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How higher education may be easing the global recession

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The Organization of Economic Cooperation and Development recently released its Education at a Glance 2012 report, which examines education in OECD and G20 countries (where the data was available). Here are the five most educated countries in the world.

The key to understanding this year’s report is the 2009 - 2010 global recession: “No group or country – no matter how well-educated – is totally immune from the effects of a worldwide economic downturn,” begins the Education at a Glance 2012 report, which notes that young people have borne the largest burden. Nearly 16 percent of people between the ages of 15 and 29 in OECD countries in 2010 were neither employed nor in some kind of education or training program.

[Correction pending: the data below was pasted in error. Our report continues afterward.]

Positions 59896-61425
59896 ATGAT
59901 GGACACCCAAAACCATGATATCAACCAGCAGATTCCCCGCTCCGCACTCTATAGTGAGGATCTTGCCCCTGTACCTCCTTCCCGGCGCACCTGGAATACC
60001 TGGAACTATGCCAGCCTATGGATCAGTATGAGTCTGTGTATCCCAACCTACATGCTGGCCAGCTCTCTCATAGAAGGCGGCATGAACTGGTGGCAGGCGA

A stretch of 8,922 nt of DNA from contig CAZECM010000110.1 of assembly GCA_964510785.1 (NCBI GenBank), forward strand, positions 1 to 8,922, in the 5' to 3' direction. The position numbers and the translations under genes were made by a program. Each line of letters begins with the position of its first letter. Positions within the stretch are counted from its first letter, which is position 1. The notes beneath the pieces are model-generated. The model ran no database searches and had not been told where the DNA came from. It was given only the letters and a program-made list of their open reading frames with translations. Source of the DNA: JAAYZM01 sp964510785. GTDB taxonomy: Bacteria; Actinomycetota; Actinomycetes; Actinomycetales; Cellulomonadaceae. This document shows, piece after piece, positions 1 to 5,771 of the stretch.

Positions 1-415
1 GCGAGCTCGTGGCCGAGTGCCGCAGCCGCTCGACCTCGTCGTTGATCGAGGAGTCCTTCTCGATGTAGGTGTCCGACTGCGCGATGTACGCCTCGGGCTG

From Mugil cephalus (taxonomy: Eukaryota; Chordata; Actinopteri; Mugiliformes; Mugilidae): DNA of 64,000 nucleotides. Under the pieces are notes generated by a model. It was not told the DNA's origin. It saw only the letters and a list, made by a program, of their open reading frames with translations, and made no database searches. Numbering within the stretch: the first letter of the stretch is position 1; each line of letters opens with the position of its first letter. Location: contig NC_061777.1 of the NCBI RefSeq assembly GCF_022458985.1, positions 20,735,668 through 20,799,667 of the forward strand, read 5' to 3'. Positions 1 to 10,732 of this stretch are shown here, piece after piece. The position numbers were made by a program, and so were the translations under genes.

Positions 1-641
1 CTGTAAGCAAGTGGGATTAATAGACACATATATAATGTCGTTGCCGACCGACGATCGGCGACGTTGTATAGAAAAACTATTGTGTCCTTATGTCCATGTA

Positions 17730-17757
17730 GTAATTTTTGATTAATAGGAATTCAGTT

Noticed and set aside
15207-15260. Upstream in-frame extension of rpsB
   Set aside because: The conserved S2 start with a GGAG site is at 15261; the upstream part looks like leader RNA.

The OECD research highlights the importance of higher education, which includes vocational schooling, during an economic downturn. People with more education were found to be able to keep or change jobs more easily; unemployment rates for those with higher education remained low during the economic crisis; and the earning gap between people with higher vs. lower levels of education grew wider during the recession.

Access to higher education is not equitable for all students, however, and creating opportunities for everyone is a challenge that all countries face, notes the report. For example, young people with at least one parent who has completed a higher education degree in OECD countries have nearly double the chances of attaining higher education opportunities, the report notes.

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